1. The Secondary
After the first two weeks of the season, the Raiders had allowed an astounding 808 yards through the air. That was, uh, not good.
After some improvement the next two weeks, Oakland regressed back towards those first two awful weeks, getting torched by Philip Rivers for 359 yards and 4 TDs.
Travis Benjamin caught 7 passes for 117 yards. Tyrell Williams hauled in 5 passes for 117 yards, and he added a touchdown. Hunter Henry caught 3 balls for 74 yards and a touchdown. And then Melvin Gordon and Antonio Gates added touchdown receptions.
Sean Smith and David Amerson were both beat on a handful of plays, as was Reggie Nelson. All three players had stepped up in recent weeks, and all three had rough games on Sunday.
Now, to be fair, Rivers is very good. Say what you want about the guy, but he has torched the Raiders for the last decade, and that continued in Week 5.
With Alex Smith and the conservative Chiefs passing attack on deck, hopefully the Raiders secondary can get back to the play of weeks prior, and not what we saw on Sunday.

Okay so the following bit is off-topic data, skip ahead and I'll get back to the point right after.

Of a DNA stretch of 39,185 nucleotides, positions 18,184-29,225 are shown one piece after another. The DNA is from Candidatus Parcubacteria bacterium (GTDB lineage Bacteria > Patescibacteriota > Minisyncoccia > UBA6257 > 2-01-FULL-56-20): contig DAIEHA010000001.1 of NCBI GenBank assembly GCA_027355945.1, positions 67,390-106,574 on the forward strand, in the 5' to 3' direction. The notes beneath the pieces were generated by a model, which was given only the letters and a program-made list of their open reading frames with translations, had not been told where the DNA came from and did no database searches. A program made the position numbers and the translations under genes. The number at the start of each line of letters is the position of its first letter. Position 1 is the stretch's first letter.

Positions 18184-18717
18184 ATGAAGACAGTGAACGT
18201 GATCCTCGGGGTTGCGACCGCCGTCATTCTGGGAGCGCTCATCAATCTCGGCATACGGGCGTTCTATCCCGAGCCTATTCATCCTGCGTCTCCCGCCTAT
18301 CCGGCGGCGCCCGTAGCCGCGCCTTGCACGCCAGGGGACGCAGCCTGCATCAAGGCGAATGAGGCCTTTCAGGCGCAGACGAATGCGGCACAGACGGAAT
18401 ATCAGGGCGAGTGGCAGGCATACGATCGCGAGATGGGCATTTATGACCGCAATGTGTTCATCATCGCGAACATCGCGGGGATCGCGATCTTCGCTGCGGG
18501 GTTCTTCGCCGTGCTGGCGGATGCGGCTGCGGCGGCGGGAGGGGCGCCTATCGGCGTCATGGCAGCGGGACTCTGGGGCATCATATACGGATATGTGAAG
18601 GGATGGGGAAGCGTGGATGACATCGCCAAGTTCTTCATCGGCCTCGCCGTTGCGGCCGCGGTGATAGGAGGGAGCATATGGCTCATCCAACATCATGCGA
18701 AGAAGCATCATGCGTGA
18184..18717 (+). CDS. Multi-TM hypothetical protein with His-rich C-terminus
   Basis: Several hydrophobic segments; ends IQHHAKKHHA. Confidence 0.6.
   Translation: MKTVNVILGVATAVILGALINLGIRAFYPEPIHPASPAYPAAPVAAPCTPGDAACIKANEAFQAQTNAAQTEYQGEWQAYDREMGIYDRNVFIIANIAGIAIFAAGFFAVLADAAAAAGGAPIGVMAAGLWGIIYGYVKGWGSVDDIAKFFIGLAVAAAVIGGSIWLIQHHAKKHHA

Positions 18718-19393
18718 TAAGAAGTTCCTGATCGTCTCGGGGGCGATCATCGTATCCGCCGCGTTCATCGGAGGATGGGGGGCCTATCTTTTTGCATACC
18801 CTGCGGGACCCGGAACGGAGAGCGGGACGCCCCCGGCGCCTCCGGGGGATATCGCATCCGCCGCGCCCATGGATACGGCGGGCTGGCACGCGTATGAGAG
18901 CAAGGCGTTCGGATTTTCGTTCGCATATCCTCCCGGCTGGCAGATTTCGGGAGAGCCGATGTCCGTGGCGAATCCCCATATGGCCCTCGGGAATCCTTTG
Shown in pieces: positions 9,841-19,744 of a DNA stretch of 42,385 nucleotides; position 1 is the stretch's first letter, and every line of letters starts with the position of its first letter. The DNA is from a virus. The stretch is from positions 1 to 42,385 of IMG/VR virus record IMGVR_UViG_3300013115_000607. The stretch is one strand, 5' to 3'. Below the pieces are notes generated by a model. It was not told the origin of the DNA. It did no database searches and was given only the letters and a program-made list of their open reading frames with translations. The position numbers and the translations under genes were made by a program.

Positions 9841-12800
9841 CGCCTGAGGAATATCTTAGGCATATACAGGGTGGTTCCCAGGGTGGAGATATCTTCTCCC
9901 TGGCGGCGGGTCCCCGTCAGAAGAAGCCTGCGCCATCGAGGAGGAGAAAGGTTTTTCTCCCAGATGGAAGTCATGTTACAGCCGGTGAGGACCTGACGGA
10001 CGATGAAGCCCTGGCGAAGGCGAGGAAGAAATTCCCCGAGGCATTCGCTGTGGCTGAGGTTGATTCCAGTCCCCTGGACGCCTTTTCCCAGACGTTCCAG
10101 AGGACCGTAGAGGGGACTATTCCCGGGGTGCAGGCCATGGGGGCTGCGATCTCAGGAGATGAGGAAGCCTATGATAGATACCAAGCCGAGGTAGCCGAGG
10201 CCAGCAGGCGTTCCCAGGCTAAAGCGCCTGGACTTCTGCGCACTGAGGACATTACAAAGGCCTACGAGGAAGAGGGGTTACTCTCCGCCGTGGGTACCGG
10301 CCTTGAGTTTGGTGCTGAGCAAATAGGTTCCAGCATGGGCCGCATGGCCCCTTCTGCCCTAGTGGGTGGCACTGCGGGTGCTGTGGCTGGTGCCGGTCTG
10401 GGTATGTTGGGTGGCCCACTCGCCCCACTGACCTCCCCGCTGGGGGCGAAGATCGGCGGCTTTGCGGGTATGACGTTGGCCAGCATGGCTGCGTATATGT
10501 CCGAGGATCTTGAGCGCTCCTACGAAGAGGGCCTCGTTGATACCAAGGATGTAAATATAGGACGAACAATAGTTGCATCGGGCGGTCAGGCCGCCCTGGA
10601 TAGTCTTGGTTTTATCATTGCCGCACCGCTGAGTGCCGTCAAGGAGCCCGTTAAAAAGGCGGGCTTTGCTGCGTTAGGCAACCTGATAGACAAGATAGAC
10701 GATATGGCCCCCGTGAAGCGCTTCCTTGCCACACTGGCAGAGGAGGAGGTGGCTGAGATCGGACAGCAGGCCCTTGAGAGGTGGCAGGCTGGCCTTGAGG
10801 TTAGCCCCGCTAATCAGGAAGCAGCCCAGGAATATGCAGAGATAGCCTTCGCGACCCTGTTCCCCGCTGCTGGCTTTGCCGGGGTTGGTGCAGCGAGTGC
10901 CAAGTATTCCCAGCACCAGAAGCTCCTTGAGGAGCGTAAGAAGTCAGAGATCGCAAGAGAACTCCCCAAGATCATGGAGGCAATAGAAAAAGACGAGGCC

2. Pass Protection
How valuable is Lee Smith? That’s a question that was answered against the Chargers, as it was the first game this year without Smith, and it was Oakland’s worst showing in pass protection.
Carr was sacked three times for a loss of 17 yards, and he had been sacked only twice in the previous four games (really just once, but credited for two).
The Raiders tried to get creative in replacing Lee, deploying Denver Kirkland as the sixth blocker. But he was beat badly on several plays, and failed to make much of a positive impact.
And to a lesser extent, the absence of Latavius Murray was missed in pass protection, as he has proven his worth as a blocker. At least in 2016.
While also on the topic of the offensive line, even though this isn’t what the critique is about, they also had a hard time getting any push in the run game.
So it was certainly the worst showing of the season for what has been the best offensive line in football so far this year.
3. The Run Game
With Latavius Murray out with a toe injury, this was a huge opportunity for DeAndre Washington and/or Jalen Richard to step up and to earn more work. But neither was able to capitalize.
DeAndre was given 9 carries and managed 23 yards, good for an average of 2.6 yards per carry. His longest gain was 8 yards.
Jalen Richard saw 8 carries and totaled 31 yards, with an average yards per carry mark of 3.9. Better, but still not a good enough performance to warrant reducing Murray’s workload.
Both backs also had a hard time in pass protection, which is an area Latavius has excelled in so far in 2016.
The best part of the day for either running back was Richard’s 6 catches for 66 yards, with a long of 22. Jalen had three drops coming into the game, so it was great to see the rookie step up in the passing game.